In addition, the Dutch Supreme Court determined in 1994 that individuals with mental (in the absence of concomitant physical) illness could qualify under the then regulatory euthanasia framework, and it was found that cases occurred every year.

And the 2001 Act formalised in statute the regulatory framework that had existed since at least 1984, when the Dutch medical association first published guidelines for euthanasia.

Thus, the Act reflects very long-standing practice, and it hasn’t changed since it was enacted, in contrast to Boer’s claim that things have radically changed.

Flimsy and incoherent ‘ethics’ part 1

This brings us to the first fatal incoherence of Boer’s “ethics”: that he now opposes the law because people with psychiatric illness and other conditions are, in slightly increasing numbers, availing themselves of the euthanasia law. It is these cases against which Boer rails, despite having previously said the Dutch model is a good example for the world, and having actively participated in the system.

Boer’s flip flop is to argue that a law that permits assisted dying under a range of medical conditions (and has done so for decades) is a good law, provided some of those who might qualify (like psychiatric cases) never use it.

Try and explain the ethics behind that position.

Flimsy and incoherent ‘ethics’ part 2

The second fatal incoherence of Boer’s ‘ethics’ is his repeated complaint that until around 2007, the numbers of euthanasia cases was “somewhat steady”, but increased after that. Never mind that the majority of the increase was still in relation to terminal cancer: Boer simply railed at the increased numbers as a major problem.

But, try and explain using ethical principles, why it is appropriate for 2,000 people a year to avail themselves of the euthanasia law, but inappropriate for 4,000 (who all qualify)?

Indeed, the Dutch euthanasia Act makes no mention of numbers: there is no legislated limit on the count of people who might choose to use the law. Rather, it is based on due care criteria, outlining the circumstances of who may qualify, and the process by which they may.

The legislature’s intent remains unchanged and is still being adhered to, though more people, the majority of whom have terminal cancer, are using the law.

It’s astonishing that a Professor of Ethics fails to reflect on the fatal incoherence of his own ‘ethical’ arguments.

What happened?

Boer, who had supported and promoted the Dutch euthanasia model suddenly and incoherently changed his position to vocally opposed in 2014. What happened?

One factor might shed some light. In 2014, Boer was appointed to the endowed professorship of Lindeboom Chair in Ethics in Healthcare at Kampen Theological University.

While Kampen Theological University is a Dutch Reformist Protestant institution and therefore may support assisted dying in “emergency” cases, the Lindeboom Institute, which endows Boer’s eponymous professorship, is less understanding.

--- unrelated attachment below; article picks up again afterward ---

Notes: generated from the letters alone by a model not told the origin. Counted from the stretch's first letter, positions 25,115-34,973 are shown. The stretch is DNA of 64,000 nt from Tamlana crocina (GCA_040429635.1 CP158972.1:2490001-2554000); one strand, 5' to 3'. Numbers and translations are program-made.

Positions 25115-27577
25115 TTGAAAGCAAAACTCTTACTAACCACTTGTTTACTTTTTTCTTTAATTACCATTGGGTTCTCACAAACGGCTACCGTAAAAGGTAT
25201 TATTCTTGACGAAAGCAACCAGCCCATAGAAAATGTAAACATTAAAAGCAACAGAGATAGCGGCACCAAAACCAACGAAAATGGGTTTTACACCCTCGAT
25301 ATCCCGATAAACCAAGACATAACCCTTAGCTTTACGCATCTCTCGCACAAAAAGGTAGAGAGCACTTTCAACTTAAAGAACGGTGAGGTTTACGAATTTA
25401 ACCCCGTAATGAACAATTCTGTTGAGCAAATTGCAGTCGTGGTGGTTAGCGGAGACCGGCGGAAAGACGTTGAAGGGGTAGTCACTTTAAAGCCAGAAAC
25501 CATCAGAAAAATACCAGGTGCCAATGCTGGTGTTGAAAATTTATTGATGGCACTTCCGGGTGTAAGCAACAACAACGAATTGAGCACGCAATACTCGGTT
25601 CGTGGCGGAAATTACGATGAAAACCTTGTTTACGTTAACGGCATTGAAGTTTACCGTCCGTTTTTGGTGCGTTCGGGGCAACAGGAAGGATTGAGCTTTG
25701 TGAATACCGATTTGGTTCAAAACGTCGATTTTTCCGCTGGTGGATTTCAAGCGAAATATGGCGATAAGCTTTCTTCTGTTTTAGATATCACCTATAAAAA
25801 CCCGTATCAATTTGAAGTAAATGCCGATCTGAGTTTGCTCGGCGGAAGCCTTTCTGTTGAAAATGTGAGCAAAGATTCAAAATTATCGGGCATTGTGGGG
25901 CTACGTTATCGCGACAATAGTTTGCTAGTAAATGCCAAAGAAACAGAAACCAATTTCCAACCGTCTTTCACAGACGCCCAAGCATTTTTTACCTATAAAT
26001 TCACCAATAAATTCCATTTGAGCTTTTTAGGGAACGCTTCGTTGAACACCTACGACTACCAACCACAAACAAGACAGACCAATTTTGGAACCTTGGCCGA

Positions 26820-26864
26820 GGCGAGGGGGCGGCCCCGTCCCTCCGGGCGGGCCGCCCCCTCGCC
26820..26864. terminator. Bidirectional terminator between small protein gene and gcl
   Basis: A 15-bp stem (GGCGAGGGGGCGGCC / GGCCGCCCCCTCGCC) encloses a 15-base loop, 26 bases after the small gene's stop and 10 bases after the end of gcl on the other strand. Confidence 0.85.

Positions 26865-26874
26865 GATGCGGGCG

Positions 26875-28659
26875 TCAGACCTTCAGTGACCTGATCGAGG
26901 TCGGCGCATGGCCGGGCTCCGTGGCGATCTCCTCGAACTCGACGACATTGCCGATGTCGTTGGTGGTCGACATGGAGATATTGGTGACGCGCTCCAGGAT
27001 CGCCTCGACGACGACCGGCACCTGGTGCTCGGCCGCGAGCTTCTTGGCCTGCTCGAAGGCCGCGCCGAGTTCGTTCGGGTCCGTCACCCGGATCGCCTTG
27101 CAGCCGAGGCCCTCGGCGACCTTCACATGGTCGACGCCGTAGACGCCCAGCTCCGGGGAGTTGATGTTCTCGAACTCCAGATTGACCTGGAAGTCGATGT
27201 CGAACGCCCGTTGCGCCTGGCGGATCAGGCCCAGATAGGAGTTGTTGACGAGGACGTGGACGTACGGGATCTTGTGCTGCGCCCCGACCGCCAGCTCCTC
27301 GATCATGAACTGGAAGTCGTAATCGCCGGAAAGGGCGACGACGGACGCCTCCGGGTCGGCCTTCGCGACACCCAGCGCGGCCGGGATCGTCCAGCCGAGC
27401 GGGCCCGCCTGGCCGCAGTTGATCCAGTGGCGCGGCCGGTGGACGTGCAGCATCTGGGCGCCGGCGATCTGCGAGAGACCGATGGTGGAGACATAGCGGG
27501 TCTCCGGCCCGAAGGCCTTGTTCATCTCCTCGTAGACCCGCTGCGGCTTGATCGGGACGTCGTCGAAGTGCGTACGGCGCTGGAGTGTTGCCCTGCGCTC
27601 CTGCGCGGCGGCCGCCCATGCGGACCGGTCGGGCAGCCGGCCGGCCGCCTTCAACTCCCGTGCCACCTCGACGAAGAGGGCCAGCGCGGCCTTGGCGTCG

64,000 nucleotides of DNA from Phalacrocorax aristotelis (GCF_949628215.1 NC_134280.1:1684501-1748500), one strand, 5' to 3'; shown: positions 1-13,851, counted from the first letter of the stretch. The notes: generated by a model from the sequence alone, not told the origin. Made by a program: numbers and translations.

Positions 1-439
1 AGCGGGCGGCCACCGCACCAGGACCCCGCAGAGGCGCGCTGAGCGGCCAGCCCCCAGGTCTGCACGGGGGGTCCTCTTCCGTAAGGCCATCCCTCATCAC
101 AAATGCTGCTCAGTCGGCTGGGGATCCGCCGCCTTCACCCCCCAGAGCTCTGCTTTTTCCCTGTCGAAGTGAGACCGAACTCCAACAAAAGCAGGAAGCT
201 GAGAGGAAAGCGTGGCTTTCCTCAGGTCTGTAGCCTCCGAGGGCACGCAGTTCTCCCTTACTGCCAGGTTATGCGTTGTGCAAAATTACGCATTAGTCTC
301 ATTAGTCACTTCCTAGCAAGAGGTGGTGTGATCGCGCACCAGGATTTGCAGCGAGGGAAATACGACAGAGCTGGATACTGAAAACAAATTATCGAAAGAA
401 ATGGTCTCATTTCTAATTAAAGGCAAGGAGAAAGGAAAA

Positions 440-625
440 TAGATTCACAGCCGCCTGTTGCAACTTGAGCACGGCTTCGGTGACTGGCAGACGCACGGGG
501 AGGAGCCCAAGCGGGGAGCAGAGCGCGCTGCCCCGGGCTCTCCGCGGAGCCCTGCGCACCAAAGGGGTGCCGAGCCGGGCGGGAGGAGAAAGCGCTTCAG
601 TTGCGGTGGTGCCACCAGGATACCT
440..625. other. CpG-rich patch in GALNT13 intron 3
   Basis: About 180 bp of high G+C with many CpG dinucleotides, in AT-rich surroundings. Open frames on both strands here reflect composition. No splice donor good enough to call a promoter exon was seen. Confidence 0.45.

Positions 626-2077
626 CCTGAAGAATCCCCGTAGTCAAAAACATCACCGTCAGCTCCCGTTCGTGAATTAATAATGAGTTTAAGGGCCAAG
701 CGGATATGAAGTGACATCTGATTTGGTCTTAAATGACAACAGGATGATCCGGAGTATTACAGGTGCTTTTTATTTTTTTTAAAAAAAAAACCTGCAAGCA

The Lindeboom Institute was co-founded by several orthodox Christian institutions and cooperates with the Netherlands Evangelical University which studies science from an creationist Biblical perspective.

The Institute demands “biblically sound medical ethics” along with “Christian norms and values”. You’d be left wondering what that actually means, until you find on its website that the Board’s role is “the protection of people at all stages of life”.

In addition, participating organisations that fund the Lindeboom endowment, like the Dutch Patients Association, Pro Life Health Insurance and the Foundation for Christian Philosophy, are strongly opposed to assisted dying in any form.

It turns out that the authors of that other ‘analysis’ that commits numerous similar scientific offences which generate smoke and mirrors, Jones and Paton, are devout conservative Catholics.

Gosh. What a coincidence.


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Netherlands 'suicide contagion' from assisted dying: Theo Boer's smoke and mirrors


Author(s)

Neil Francis

Journal

Journal of Assisted Dying, vol. 4, no. 1, pp. 1–11.

Abstract

Background: Concerns had been raised about the scientific quality of a 2017 article by ethicist Theo Boer in which he theorised that lawful voluntary assisted dying (VAD) would potentially ‘dampen’ suicide rates, but drew the opposite conclusion: the suggestion that VAD cases have caused higher suicide rates.
Methods: A structured, forensic examination of the article was conducted.
Results: Numerous serious shortcomings were found, including (a) profound unfamiliarity with the complexity of suicide; (b) lack of a clear and specific pre-hoc methodology; (c) numerous unsupported speculations; (d) cherry-picked data and casual dismissal of data at odds with the conclusion; (e) a simple correlation interpreted as causation while failing to control for any confounding factors; (f) incoherent, contradictory and misleading statements; and (g) multiple editorial errors.